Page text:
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The Rise and Subsequent Fall of the Third Reich

Powerful Essays
The Rise and Subsequent Fall of the Third Reich

Living in the crumbled remains of Germany, or the Weimar Republic, in the 1920’s was a dismal existence. Hyperinflation was rampant and the national debt skyrocketed as a result of the punishing features of the Treaty of Versailles. During the depression, however, a mysterious Austrian emerged from the depths of the German penal system and gave the desperate German people a glimpse of hope in very dark times. He called for a return to “Fatherland” principles where greater Germany was seen as the center of their universe with zealous pride. Under Hitler’s leadership, Nazi Germany rapidly grew and expanded, continually approaching the goal of world domination and the “Thousand-Year Reich” that Hitler promised the German people. Only a few years later, Nazi Wehrmacht soldiers could be seen marching the streets from Paris to Leningrad (St. Petersburg, Russia). The German Empire, however, like all other expansive empires, had its limits and integral components such as resources, manpower, and industrial capacity began to fall in short supply further crippling the Nazi war machine. Basically, by 1944, “Nazi Germany’s fundamental problem was that she has conquered more territory than she could defend” (Ambrose, 27). Hitler conquered a vast area and vowed to defend every single inch of his empire with every last drop of blood at his disposal. As Frederick the Great warned, “He who defends everything, defends nothing” (Ambrose, 33). It is interesting to study any empire’s rise and fall because similarities are always present, even with some nations today promising to fight the evil, when it reality, it might be becoming what it vows to fight.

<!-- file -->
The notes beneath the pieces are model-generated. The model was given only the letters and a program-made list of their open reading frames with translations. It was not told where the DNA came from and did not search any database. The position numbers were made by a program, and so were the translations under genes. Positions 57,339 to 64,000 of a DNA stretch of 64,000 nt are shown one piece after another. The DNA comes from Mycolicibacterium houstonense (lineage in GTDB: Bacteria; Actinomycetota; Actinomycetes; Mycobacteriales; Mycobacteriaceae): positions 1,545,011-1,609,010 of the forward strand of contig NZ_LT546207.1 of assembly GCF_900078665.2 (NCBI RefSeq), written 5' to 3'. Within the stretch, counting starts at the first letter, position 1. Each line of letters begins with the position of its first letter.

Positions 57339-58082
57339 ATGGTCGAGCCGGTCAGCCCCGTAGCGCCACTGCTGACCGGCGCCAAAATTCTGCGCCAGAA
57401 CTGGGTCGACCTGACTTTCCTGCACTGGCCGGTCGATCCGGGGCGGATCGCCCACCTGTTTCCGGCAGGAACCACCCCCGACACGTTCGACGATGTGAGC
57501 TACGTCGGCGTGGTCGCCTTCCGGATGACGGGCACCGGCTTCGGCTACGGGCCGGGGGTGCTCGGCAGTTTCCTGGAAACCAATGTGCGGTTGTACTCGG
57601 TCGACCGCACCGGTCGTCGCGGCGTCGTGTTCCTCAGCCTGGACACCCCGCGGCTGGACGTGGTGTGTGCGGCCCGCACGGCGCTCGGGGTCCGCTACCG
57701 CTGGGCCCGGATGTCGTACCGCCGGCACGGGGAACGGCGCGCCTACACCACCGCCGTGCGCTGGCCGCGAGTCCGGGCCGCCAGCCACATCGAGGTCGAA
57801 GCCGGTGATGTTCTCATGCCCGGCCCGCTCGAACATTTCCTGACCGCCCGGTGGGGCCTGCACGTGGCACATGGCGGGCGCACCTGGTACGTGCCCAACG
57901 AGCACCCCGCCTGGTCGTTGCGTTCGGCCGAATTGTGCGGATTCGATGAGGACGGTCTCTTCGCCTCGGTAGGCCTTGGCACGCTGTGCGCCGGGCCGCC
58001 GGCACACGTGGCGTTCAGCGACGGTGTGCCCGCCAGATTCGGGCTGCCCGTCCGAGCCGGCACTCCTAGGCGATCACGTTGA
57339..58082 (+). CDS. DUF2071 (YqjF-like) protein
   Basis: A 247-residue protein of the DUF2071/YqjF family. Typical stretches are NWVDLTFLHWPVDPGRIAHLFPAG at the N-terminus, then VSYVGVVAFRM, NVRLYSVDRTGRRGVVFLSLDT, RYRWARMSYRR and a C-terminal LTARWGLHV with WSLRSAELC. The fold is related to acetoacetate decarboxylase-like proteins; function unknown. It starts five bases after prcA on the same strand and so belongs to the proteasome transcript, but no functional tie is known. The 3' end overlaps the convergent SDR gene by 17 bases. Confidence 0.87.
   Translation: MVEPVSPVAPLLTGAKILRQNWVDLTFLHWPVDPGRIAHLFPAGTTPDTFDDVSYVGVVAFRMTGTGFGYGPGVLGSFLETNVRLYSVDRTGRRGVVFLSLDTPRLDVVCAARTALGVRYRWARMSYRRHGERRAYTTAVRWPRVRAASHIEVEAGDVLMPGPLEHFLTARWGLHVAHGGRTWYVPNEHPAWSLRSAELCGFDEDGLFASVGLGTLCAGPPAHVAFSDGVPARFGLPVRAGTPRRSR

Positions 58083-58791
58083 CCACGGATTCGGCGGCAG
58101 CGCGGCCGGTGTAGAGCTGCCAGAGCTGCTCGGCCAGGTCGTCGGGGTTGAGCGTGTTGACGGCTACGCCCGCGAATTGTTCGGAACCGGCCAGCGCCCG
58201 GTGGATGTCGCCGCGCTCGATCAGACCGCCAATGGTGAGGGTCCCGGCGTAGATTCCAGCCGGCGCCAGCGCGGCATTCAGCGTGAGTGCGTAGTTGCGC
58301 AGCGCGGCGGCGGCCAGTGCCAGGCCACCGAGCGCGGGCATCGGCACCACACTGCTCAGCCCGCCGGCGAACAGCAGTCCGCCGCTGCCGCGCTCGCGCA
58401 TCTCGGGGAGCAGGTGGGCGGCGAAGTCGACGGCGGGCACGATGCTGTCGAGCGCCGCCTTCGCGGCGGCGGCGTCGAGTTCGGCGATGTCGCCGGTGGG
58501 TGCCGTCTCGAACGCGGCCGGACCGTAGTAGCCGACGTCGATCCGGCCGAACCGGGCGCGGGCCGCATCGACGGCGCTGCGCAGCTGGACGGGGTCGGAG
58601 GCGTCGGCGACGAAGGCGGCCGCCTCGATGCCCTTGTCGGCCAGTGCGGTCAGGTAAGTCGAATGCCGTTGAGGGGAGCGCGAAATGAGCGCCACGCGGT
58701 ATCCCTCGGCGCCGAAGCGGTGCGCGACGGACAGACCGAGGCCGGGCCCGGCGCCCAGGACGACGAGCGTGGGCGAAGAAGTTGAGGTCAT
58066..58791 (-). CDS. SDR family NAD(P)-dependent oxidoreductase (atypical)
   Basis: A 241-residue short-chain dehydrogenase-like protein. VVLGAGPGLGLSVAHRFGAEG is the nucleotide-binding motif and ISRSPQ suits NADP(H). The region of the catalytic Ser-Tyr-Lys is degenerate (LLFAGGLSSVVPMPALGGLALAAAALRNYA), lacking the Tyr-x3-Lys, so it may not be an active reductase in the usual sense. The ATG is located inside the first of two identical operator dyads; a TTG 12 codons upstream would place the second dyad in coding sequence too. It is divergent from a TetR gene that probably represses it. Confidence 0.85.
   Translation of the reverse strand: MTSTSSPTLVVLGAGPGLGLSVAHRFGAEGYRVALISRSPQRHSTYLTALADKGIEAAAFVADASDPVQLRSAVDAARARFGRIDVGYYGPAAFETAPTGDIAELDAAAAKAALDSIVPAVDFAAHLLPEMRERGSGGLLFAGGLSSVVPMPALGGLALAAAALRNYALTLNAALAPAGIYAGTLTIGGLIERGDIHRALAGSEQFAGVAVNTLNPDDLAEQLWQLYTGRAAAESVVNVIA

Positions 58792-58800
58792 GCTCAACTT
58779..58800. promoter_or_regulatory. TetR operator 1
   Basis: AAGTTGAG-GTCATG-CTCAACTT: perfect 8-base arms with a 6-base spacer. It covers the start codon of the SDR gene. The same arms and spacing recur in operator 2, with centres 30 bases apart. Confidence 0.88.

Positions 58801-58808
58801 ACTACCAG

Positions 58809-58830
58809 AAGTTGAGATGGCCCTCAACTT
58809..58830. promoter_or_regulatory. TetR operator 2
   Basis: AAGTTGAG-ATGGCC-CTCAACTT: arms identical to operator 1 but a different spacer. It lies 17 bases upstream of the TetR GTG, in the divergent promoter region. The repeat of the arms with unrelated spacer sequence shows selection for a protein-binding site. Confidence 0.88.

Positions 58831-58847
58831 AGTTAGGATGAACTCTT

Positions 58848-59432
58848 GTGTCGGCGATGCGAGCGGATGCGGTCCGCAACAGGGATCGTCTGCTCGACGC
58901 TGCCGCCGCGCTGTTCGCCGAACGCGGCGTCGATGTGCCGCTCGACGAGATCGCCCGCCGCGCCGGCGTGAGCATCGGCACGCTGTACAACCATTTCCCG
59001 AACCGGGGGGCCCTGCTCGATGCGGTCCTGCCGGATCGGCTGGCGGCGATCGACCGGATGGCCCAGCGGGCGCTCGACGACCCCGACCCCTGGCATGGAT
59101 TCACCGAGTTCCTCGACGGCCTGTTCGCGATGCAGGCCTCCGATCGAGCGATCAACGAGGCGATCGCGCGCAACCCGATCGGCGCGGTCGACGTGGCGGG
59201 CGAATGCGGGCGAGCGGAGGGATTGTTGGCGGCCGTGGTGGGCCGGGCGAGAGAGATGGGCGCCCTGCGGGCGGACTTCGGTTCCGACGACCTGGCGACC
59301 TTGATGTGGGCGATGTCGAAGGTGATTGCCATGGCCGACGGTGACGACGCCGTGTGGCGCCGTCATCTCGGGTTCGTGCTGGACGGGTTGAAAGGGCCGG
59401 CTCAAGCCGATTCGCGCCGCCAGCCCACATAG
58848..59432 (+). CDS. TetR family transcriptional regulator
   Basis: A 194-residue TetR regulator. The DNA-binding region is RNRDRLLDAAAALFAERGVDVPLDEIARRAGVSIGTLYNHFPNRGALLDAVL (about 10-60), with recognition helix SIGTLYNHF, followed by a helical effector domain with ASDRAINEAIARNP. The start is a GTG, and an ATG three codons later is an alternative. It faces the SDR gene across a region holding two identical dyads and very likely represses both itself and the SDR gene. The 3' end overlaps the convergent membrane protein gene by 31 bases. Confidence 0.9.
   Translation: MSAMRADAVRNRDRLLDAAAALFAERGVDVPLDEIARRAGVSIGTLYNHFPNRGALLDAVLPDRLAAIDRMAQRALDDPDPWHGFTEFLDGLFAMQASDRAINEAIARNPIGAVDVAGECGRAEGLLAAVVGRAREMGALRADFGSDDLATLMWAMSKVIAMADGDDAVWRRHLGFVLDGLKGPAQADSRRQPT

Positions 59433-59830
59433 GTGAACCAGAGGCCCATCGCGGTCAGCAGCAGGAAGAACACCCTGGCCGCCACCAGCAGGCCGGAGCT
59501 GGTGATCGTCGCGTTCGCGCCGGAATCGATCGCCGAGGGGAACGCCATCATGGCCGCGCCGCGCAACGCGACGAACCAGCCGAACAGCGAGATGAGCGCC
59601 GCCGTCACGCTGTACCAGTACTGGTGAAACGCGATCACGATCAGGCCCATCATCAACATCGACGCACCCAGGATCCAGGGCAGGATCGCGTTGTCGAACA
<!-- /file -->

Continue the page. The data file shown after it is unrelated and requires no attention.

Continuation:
The story of the rise of the Thi...

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... in is destined for some sort of collapse. Nobody in this world would like to compare their own nation to fascist Germany or any other fallen empire but numerous similarities can be found. There is increasing resistance to the government and its actions which are facilitated by the fact that our Constitution allows us to do so freely. Our social security system is going to collapse in the near future if not efficiently revised as those receiving it continue to grow. Military forces are continually being depleted to maintain order in our occupied territories of Afghanistan and Iraq. Where does the expansion end? The United States can not keep tying up its most vital resources abroad. It is an increasing economic cost that has little hope of decreasing anytime soon. Expansion has proved fatal for all nations throughout history. Are we next? I sure hope not.
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